2014 Tourette 040 John Duncan and Masami Akita.
Green vinyl LP in hot pink sleeve with black cover perforated by a shotgun blast.
Released by Tourette.
Download available on Bandcamp.

The first thing that greets the listener upon receiving Akita and Duncan’s collaborative Black Album is the fragility of its packaging: gutted by a shotgun blast, the wounds in the plain black cover reveal a lurid, high-gloss pink inner sleeve which provides the last line of defense for the record itself. A preliminary visual statement of this kind braces the listener for the kind of Zen epiphany that occurs when being whacked with the stick of the rōshi. But, with that in mind, I should offer up a disclaimer: this record should not be listened to as an explosive kind of “supergroup” meeting of the minds; as one of those watershed artefacts in which an unanticipated fusion of different approaches births a whole new attitude towards personal expression. It is a “conversational” collaboration seemingly guided by no single principle, which John’s own introductory text seems to make clear:

Masami’s and my conversations look like heroin addicts talking:
A phrase.
A five minute silence.
Another phrase.
A five minute silence.
A question.
A five minute silence.
Another phrase.
A five minute silence.
An answer.
Et cetera.
The BLACK ALBUM shows what’s going on in our heads.

A disc of actual verbal conversations along the lines mentioned above would itself be a worthy exchange for money – both these individuals are highly fluid communicators; Masami Akita in particular has a keen understanding of linguistics, and the cold grimness that music critics like to project onto him belies his genuine sense of humor. However, the sonic content of The Black Album consists instead of non-verbal soundmarks that will initially be identified with each of the artists, and which will eventually merge into a single current.

A frantic, percolating kind of audio synthesis dominates the A-side, seemingly bent on preventing the listener from discovering secrets contained in the layers of atmospheric sound just beneath. Of course, the longer this agitated, electrified dance is allowed to continue, the more this yawning backrop becomes an object of consuming curiosity. The one clue as to “source material” that Duncan provides us – that recordings were made in the Gran Sasso nuclear laboratory – is enough to make us want to know what this subdued mechanical roar is all about, and what implications (catastrophic or otherwise) it might have for us if we get closer to it. Just when it seems we are getting closer to finding on what goes on behind the curtain, though, a series of massive waves come crashing down to close out the first side, leaving any questions unresolved. The untitled B-side of the record leaves listeners with even fewer easy reference points, throwing them into an inner space where metal ribbons rain and, again, vie for attention with the plaintive song of undefined power sources. This time around, the journey ends with an abrupt silence rather than a wash-out.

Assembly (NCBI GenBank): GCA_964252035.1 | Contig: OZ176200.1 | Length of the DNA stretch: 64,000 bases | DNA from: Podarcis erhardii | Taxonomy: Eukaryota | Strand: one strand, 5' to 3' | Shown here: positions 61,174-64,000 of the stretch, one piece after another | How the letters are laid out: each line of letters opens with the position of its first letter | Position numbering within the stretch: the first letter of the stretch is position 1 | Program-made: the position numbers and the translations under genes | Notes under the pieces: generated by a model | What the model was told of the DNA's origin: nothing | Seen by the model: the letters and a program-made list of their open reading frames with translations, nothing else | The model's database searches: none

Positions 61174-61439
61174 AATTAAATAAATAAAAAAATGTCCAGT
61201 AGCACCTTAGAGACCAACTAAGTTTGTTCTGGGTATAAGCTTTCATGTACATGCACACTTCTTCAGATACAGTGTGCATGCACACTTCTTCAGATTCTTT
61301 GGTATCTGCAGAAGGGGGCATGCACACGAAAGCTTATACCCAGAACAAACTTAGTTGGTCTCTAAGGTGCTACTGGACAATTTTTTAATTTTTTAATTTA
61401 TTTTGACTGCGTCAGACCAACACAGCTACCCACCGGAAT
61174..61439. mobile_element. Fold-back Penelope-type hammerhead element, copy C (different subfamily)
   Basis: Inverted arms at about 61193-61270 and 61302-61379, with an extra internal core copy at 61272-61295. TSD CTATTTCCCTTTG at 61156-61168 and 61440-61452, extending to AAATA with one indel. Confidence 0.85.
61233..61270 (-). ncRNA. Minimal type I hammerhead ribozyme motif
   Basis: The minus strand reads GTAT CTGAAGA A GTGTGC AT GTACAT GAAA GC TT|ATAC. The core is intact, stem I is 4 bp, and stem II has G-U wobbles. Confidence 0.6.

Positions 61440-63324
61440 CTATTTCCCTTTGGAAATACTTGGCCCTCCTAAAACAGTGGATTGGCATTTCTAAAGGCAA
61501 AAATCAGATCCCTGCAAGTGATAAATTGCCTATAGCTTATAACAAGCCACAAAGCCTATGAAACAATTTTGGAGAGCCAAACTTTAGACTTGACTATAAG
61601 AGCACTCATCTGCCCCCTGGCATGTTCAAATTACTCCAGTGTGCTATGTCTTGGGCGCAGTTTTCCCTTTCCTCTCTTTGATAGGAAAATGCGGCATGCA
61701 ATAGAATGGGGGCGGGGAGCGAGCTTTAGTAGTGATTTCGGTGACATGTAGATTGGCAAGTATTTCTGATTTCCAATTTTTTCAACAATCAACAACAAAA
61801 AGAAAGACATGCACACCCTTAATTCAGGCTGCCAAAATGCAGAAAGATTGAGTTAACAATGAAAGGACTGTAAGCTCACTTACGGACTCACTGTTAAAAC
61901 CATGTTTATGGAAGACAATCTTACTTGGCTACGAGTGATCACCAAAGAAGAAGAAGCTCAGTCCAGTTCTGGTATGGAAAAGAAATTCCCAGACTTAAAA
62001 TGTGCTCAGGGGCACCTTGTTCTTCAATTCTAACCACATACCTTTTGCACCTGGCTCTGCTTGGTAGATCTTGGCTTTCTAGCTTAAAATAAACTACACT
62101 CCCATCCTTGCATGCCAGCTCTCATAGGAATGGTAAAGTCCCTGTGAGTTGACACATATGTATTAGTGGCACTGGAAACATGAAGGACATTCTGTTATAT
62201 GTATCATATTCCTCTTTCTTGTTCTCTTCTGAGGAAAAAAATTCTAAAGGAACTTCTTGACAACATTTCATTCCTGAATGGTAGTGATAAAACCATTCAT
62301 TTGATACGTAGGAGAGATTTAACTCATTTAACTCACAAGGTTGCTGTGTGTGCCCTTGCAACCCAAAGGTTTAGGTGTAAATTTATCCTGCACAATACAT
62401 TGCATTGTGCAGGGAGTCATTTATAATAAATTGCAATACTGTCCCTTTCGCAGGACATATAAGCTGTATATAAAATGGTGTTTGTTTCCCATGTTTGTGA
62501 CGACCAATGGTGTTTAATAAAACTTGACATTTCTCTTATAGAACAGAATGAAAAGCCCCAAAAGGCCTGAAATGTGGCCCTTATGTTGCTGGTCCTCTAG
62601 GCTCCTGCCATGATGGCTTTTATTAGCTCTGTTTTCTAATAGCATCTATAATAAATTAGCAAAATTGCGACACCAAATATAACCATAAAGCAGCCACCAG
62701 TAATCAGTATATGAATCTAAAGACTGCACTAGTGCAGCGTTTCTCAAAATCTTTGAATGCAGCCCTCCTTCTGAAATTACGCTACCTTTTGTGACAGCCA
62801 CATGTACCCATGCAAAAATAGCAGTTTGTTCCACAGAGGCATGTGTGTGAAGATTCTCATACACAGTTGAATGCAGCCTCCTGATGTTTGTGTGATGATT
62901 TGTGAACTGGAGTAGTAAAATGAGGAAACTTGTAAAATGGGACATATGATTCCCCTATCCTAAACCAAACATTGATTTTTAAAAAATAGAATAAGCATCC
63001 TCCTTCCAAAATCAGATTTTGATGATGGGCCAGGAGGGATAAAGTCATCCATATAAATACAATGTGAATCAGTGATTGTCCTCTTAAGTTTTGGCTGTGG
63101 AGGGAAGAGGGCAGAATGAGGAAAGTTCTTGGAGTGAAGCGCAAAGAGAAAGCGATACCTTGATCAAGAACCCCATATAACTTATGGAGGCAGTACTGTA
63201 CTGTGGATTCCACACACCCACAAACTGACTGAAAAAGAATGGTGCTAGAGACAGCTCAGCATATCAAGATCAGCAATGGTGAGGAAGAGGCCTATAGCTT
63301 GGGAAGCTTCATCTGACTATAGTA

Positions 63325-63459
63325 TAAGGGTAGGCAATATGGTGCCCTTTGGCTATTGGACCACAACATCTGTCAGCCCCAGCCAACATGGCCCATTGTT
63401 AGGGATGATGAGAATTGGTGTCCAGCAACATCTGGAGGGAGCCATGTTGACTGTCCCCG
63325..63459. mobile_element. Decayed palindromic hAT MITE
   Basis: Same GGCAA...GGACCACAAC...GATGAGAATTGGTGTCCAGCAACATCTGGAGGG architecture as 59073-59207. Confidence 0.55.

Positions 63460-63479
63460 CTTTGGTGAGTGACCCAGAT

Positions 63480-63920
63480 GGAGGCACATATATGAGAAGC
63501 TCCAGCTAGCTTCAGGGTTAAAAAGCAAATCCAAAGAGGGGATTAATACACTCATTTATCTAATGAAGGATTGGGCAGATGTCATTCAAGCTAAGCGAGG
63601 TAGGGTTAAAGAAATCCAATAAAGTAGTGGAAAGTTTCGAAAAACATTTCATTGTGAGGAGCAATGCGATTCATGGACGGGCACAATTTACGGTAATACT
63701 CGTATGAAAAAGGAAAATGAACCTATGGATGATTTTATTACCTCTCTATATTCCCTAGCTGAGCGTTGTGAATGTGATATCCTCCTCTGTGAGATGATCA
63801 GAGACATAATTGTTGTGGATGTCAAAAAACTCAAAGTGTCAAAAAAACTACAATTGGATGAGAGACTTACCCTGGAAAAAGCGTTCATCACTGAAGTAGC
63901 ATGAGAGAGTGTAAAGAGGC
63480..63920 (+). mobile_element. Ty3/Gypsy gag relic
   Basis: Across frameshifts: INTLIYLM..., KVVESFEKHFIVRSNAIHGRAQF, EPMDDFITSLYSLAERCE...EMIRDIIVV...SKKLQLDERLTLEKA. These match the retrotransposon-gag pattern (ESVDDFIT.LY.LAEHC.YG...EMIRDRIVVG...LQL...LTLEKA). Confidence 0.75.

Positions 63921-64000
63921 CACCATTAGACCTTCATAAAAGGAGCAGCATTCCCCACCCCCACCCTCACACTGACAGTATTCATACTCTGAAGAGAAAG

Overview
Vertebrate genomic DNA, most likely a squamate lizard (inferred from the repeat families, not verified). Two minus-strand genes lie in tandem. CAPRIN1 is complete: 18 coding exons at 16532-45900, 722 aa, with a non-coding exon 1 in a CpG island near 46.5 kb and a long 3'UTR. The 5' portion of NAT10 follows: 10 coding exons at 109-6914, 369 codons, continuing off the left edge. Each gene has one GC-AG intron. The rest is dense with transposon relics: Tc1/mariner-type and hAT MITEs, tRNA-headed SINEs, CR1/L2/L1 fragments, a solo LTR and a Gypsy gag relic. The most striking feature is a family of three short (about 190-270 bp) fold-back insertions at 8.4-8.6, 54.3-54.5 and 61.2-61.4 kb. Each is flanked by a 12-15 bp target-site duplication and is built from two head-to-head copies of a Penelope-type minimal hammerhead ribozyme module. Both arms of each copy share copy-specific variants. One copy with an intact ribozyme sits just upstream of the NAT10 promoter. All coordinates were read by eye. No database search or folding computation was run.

It should come as little surprise that this is a noisy work – often reaching that threshold point in which the recording instruments seem to be gasping for air – but it’s a noise that is satisfyingly removed from the kind of material that would actually take pride in being called “noise.” Namely, this record steers well clear of the bells-and-whistles approach that brings this supposed anti-genre a little closer to the showbiz culture it supposedly abhors. It wisely cleaves to an artistic vision of saturated sound as a force that is already undergoing a number of permutations in the listener’s mind, well before a multitude of effects boxes and custom patches are brought to bear on it. Akita and Duncan continue their work here as emissaries of the elemental, in all its perplexing majesty.

Thomas Bey William Bailey

More reviews

Art - Audio